Opportunity is Hard Work
During his acceptance speech at the Teen Choice Awards last week, Ashton Kutcher surprised everyone by giving some very insightful advice. “Opportunity looks a lot like hard work,” Kutcher said. He went on to speak about his experience washing dishes, sweeping factory floors and how every job was a stepping stone to the next.
In December, I graduated from Florida State University with a BA in English, with a focus on Editing, Writing and Media. The plan was to immediately find an amazing position in my field.
I had visions of grandeur: I would have a famous blog and people would think I was hilarious; I would be a literary agent and bring wonderful, aspiring authors into the limelight. That did not happen.
Open positions in my field called for five years of experience, and career inquiries for entry-level positions went unanswered. Feeling particularly guilty for continuing to live off of my parents after graduation, I started looking for jobs outside of my field.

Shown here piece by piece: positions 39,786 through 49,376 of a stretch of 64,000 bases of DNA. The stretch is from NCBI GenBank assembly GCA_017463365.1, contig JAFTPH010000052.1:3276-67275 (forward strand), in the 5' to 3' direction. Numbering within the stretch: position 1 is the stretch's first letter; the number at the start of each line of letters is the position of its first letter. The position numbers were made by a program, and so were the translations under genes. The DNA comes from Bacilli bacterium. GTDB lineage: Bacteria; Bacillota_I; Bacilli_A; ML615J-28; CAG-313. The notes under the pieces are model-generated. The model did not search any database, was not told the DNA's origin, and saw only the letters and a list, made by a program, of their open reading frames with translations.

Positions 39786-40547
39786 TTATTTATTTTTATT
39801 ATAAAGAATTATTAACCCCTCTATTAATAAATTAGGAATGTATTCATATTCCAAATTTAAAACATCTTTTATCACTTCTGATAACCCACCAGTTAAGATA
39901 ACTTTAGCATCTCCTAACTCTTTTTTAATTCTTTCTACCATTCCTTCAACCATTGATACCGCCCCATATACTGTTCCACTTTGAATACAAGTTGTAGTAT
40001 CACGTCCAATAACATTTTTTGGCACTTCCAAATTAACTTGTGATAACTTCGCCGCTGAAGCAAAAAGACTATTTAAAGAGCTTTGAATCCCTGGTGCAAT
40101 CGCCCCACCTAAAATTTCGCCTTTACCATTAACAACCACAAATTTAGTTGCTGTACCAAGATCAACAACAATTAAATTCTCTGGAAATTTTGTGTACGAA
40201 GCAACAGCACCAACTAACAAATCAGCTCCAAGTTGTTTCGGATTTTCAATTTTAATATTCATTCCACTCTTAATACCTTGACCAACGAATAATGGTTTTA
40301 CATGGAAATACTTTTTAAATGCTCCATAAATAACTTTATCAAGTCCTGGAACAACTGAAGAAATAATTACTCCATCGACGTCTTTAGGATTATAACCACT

After filling out an application for what seemed like every business in Tallahassee, I got exactly one job offer: a full-time position as a maid for a residential cleaning company. I could either wait around until I found my dream job or take the opportunity in front of me. I took the job.
Two months of cleaning led to a customer service role, which led to a job in outside sales. It wasn’t exactly what I wanted to do, but I was given the chance to grow and learn.
In the meantime, a friend and former employer pointed me toward a local content marketing company. I shot off a hopeful email, but once again there was no position available for me. I started to get discouraged.
When I tried complaining to my mother, she would have none of it. “Do you know how lucky you are to have a job at all?” she said. “It’s going to work out; you’re going to get there.”
Then I got the, “We’d like you to come in for a chat” email from a certain Dave Fiore. He interviewed me, had me complete quests of Herculean proportions and a week later I was offered the position of content marketing specialist.
Before he hired me, Dave asked, “How soon can you start?” I would have willingly started that instant, but I felt I owed my employer at least two-weeks notice, and I told Dave as much. I later found out that if I had immediately jumped ship from my previous job, I wouldn’t have been hired at all.
Being faithful to the job I had and working hard paid off for me, thankfully sooner rather than later. Instead of getting frustrated and giving up on where I was, I paid my dues and now I get paid to do what I love–write and edit every day. But don’t tell Dave that, because he might pay me less.
In case you are interested, here is a link to Ashton Kutcher’s full speech.